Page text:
About a hundred years on, Rome started to weaken, and so it started drawing armies more central, leaving outer provinces to fend for themselves. Romano-Britain continued for a while, but eventually wave of Saxon & Norse invaders moved in and shifted it to a much different style. Eventually, William the conqueror sweeps in from Normandy turns up and takes over, slicing the country between his lords, and creating effectively a French speaking ruling class over a English speaking common people.

    Swing on 600 years, and you reach the Stuarts, where the King of Scotland becomes King of England due to Elizabeth the 1st not having kids. After a hundred more years of having the leadership shared but the legal structures & admin seperate, it reaches a point in 1707 where it makes sense to unify, but this new entity needs a name, and so the stretch back to the roman age where we were called Britannia. Cut a bit off the end, add a Great to the beginning to look more awesome and thus Great Britain. The formal name at this point is the United Kingdom of Great Britain, to represent that it was a combination of the two old kingdoms

    Skip on another 100 or so years to the Napoleonic period and you’ve got Ireland, which had had the English King as also the Irish Kng since 1541, but a rebellion/attempted French invasion led to a need to bring it fully into control, and thus was born the Uk of Great Britain & Ireland.

    Throughout the 1800s, there was a growing divide between the Industrial North and Agraian South of Ireland, with the North wanting to stay part of the UK for the economic benefits, and the south wanting to be independant. Eventually in 1922 the South was given that right, and became the Republic of Ireland, which is completely seperate, but with cultural ties to each other (very roughly similar to the US/Canada relationship. Very roughly)

    After this, the main body became the United Kingdom of Great Britain & Northern Ireland, which is still the full legal entity today. At the turn of the century, some powers were devolved to Scotland & Wales to cover some areas, whilst the peace process in Northern Ireland led to them also getting some powers of their own -Mike is right that the agreement was in 1998 (signed on Good Friday), but it took several years and a couple of suspensions before it was running smoothly as it is now (and that doesn’t mean it’s perfect yet….

  6. Ethan C. Reply to Ethan

    Oh, my. It was a bit painful for me to listen to the talk about Roman history and religion. Sorry to say that you were way off. Here’s a little help:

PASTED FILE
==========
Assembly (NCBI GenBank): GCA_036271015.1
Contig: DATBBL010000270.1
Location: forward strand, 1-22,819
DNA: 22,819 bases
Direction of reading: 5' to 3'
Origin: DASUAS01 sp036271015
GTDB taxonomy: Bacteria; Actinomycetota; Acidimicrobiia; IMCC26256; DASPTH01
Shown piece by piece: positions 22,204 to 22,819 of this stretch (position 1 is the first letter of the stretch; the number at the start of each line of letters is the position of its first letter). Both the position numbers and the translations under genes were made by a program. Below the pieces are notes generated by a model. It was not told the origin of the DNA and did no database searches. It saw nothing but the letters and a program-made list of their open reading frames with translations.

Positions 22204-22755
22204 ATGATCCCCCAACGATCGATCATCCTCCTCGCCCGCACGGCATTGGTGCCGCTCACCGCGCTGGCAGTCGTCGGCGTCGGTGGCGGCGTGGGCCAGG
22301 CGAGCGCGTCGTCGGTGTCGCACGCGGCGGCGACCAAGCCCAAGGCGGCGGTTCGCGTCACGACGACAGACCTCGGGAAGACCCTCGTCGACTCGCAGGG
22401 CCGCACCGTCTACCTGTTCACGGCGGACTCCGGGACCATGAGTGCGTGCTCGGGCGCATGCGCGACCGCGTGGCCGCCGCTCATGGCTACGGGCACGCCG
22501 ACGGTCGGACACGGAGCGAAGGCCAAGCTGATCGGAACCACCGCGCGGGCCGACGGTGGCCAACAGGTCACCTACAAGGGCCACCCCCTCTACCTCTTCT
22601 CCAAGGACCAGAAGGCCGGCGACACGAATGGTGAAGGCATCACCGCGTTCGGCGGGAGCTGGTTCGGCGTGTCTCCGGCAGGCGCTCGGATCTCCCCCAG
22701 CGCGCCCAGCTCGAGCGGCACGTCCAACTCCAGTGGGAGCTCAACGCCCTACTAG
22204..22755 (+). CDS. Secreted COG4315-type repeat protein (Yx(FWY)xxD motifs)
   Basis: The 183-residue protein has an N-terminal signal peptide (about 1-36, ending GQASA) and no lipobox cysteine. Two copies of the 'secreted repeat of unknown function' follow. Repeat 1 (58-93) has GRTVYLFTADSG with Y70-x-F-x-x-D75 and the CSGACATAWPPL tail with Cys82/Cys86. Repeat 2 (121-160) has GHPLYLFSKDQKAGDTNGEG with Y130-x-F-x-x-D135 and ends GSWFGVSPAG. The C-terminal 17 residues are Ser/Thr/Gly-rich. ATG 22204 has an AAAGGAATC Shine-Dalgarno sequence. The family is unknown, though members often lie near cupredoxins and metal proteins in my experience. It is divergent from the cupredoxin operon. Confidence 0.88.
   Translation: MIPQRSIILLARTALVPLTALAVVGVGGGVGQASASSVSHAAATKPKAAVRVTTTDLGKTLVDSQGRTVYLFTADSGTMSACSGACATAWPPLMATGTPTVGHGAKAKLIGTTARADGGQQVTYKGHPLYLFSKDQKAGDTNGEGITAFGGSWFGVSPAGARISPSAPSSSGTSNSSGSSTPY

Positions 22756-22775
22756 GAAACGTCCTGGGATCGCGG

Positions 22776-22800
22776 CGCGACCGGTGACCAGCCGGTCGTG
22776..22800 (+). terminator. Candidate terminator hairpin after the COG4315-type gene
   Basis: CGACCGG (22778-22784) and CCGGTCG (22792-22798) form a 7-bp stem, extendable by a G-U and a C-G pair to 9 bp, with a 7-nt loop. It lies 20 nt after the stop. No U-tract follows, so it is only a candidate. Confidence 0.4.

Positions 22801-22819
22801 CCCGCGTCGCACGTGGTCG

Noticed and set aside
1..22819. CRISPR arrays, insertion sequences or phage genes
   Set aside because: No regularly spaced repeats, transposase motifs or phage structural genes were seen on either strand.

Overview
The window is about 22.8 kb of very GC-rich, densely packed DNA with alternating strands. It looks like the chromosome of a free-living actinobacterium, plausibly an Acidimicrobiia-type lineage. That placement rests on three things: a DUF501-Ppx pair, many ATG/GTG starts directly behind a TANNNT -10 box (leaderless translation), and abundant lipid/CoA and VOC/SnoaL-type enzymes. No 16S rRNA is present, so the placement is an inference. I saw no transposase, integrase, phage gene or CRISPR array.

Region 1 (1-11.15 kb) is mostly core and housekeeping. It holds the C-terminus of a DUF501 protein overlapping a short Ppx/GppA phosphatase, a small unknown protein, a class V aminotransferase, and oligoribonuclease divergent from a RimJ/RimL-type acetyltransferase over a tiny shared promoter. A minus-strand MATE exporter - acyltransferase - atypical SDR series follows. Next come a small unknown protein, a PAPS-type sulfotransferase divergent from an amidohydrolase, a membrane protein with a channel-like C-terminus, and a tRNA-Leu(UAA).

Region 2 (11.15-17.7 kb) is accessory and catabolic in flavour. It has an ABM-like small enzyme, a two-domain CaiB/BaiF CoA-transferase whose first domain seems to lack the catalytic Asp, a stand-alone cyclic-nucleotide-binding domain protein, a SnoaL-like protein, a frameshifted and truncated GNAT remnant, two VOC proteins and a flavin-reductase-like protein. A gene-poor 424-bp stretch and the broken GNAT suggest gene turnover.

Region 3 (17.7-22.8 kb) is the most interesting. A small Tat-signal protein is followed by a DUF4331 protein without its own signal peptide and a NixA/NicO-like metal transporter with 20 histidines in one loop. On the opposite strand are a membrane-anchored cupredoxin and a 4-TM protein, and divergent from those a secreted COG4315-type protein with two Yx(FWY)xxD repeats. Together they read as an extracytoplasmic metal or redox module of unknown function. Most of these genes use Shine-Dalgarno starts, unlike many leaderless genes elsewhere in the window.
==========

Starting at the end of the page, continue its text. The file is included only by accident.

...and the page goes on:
England was conquered and colonized by Rome before the advent of Christianity in the Empire, under Julius Caesar and then Claudius, in the first century AD. Emperor Hadrian ordered Hadrian’s Wall built around 122 AD, which basically marks the furthest extent of Roman occupation. Both the Romans and the Britons were polytheistic pagans throughout this period.

    Constantine became the first Christian Emperor in 312, almost 200 years later. He did start the military campaigns that eventually won him the throne from Britain, where his father had been the ruler (this might have been where Ryan got confused), but he didn’t become a de facto Christian until later in the war — actually, he just made the Christian Cross the standard for his army at first; Constantine himself wasn’t baptized until the year of his death in 327. And even then, Constantine didn’t make Christianity the official religion of the empire. He just made it legal, and of course it was promoted heavily by his endorsement. It didn’t become the official Imperial religion until 380.

    The Roman occupation of Britain petered out around 400, by which time the general populace still wasn’t especially Christian. In fact, Ireland because more heavily Christianized before Britain did, thanks to the success of St. Patrick and his followers in the mid to late 400’s. The area we call England wasn’t Christianized until much later, through a fairly long series of missionary projects by Irish Christians, and a number of wars between Christian and pagan kings of the many small kingdoms on the island of Britain at the time.

    So while the Roman occupation did indeed influence the land we now call England (named after the Anglo-Saxons, Germanic groups who emigrated/occupied the area starting in the 400’s, and who also were pagans at the time), it did not directly affect the course of Christianity in England all that much. I hope that’s helpful.